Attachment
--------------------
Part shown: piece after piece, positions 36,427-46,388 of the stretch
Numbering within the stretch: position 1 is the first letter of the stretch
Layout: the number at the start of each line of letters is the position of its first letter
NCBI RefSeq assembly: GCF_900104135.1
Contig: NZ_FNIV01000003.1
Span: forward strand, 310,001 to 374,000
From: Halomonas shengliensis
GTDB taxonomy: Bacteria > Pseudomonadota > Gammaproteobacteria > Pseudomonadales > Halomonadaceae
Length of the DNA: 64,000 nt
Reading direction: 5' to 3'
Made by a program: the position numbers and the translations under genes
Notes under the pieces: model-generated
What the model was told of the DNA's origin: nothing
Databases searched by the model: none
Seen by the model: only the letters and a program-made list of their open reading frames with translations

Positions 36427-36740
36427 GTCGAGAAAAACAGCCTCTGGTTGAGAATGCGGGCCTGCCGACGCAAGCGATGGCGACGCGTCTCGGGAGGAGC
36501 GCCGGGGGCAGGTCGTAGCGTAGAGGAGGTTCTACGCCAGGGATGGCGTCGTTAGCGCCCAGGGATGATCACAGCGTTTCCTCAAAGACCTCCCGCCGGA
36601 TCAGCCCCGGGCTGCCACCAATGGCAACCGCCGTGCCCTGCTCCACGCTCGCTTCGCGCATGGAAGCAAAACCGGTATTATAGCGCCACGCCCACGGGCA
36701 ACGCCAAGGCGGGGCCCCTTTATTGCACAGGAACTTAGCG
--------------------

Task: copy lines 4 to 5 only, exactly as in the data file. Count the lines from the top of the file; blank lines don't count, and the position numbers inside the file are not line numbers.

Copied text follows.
NCBI RefSeq assembly: GCF_900104135.1
Contig: NZ_FNIV01000003.1